M&A panel 2017/II survey by CMS and FINANCE: Increasing risk of political intervention
Frankfurt/Main – The German mergers and acquisitions market continues to perform strongly and remains stable. There is an increasing risk of political intervention. M&A bosses are relying heavily on their own cash resources for financing. Those are the key findings of the latest survey of the M&A panel polled three times a year by commercial law firm CMS Germany and FINANCE magazine. The heads of the M&A departments at German companies plus leading investment bankers and M&A consultants provide anonymous assessments of the market for the survey.
More political intervention in M&A transactions
Many M&A managers in German companies feel that the risk of political intervention is increasing: 60% of respondents see a slight increase over the past five years, while 11% identify a very sharp rise. None of those polled regard political influence as declining. “We can confirm that considering the possibility of any intervention by the state and the associated risks is an increasingly important aspect when talking to our clients during the preparatory or initial stages of a transaction,” said Dr Oliver Wolfgramm, Corporate partner at CMS.
The impact of state intervention is viewed as highly dependent on the particular sector. The survey found that corporate M&A managers see the defence sector (100%) and aviation (90%) as being particularly liable to such intervention. This represents the continuation of an established trend. “Defence-related transactions have been subject to special requirements in the past, starting at the due diligence stage,” said Dr Thomas Meyding, Corporate partner at CMS.
Political influence as a transaction risk
Corporate M&A experts do not – as yet – wish to engage intensively with political bodies such as the Committee on Foreign Investment in the United States (CFIUS) ahead of M&A transactions. On an intensity scale from 1 to 10, respondents ranked themselves at 5.00 (10 = very intensive engagement). “In the final analysis, it is an additional regulatory transaction risk that must be carefully assessed in advance. If the parties are willing to accept this transaction risk, appropriate provisions on rights and obligations need to be incorporated into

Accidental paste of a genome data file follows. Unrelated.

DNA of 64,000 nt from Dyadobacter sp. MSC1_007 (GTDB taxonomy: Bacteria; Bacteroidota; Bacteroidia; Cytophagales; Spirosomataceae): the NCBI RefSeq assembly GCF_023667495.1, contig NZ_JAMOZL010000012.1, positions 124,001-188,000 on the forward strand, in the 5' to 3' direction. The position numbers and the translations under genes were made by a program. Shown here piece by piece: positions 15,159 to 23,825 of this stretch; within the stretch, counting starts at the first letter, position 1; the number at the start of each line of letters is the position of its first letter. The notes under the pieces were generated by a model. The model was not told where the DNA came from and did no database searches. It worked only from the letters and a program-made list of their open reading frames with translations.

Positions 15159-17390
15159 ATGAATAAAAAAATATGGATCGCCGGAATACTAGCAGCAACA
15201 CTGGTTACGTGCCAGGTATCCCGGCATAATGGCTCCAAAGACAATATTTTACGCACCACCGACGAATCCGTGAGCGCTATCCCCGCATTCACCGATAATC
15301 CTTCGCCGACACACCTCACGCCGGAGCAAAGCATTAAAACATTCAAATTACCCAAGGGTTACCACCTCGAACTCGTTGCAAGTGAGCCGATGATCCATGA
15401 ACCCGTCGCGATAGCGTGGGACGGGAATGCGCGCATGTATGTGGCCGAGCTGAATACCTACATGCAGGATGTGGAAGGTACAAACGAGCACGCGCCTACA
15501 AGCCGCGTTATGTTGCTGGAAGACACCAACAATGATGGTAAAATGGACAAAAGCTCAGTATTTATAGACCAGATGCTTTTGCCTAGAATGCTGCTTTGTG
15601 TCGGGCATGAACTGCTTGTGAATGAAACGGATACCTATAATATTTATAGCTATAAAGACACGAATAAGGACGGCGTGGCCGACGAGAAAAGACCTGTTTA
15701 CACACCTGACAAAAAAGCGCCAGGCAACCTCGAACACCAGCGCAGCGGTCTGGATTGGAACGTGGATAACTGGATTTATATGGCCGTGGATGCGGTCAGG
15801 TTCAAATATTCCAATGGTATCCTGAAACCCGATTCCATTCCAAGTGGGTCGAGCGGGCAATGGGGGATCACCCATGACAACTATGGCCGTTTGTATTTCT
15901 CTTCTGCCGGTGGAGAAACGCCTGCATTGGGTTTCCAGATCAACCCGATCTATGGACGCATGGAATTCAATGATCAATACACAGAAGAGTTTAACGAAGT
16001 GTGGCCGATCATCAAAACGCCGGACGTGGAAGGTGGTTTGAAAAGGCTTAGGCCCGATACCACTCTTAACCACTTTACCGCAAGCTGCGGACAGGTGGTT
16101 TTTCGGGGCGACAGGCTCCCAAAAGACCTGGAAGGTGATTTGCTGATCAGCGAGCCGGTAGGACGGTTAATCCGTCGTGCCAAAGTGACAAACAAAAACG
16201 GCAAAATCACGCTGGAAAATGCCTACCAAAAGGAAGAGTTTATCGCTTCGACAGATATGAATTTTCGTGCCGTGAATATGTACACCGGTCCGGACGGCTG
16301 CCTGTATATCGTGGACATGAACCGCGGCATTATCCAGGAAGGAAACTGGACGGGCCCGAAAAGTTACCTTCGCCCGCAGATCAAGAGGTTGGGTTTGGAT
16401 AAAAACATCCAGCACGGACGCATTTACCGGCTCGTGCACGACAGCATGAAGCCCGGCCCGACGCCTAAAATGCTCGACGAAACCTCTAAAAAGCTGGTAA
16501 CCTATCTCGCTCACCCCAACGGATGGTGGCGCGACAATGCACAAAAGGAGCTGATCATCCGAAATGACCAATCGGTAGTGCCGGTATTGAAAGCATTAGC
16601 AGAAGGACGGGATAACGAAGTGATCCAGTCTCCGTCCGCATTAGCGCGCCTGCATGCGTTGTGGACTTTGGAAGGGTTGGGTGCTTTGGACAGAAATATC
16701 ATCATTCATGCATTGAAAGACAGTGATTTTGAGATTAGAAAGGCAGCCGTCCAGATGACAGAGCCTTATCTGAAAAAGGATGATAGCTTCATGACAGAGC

the agreement,” said Thomas Meyding. “We see firms being increasingly willing to accept that a transaction might fail due to lack of clearance by the competition authorities.”
In Germany, the Federal Ministry of Economics is responsible for reviewing foreign investment. The panellists have yet to reach a consensus view as to whether the existing legal options for monitoring and prohibiting foreign direct investment will also be tightened in Germany over the medium to long term. On average, corporate M&A representatives put the likelihood at 5.72 (10 = very likely). “We believe that no country in Europe will go it alone. Rather, discussions are revolving around supplementing existing EU law by giving Member States more leeway for blocking unwanted investors. Germany, France and Italy asked the EU Commission to address this matter in February,” explained Oliver Wolfgramm.
Importance of bank loans as finance option declining
For corporate M&A chiefs, their own cash resources remain by far the most important financing instrument. They rate their importance at 8.17 (10 = very important financing instrument). The importance of bank finance continues to decline; the current assessment is 5.56. The importance of private equity is up slightly, at 3.78.
All respondents agree that diverging price expectations are the biggest deal breaker. With a rating of 6.89 among corporate M&A bosses and 6.00 for M&A advisors and investment banks, negative findings during due diligence are the second most important reason for negotiations to fail. “Due diligence has become more important again,” observed Thomas Meyding. “For US investors in particular, extensive due diligence has always been important, but European companies are now also paying increasing attention to intelligent due diligence.” The uncertain political environment is a factor in this respect, since in this situation no company boss wants to be open to the accusation of making technical errors in a transaction.
More projects for M&A advisors
M&A advisors continue to assess their own workload as above-average and are optimistic about the future. Compared with the February survey, project deal flow has risen slightly, both among consulting firms focusing on mid-caps and large caps and among those operating in the small-cap segment. The future level of project activity with deal signing taking place in the next three to eight months is also assessed as positive. Small-cap advisors see a rise from the current level of 1.71 to 1.95 (on a scale of –5 to +5, where zero (0) represents average project deal flow). Mid-cap and large-cap advisors are expecting a rise in project workload to 2.41, up from the current level of 2.00.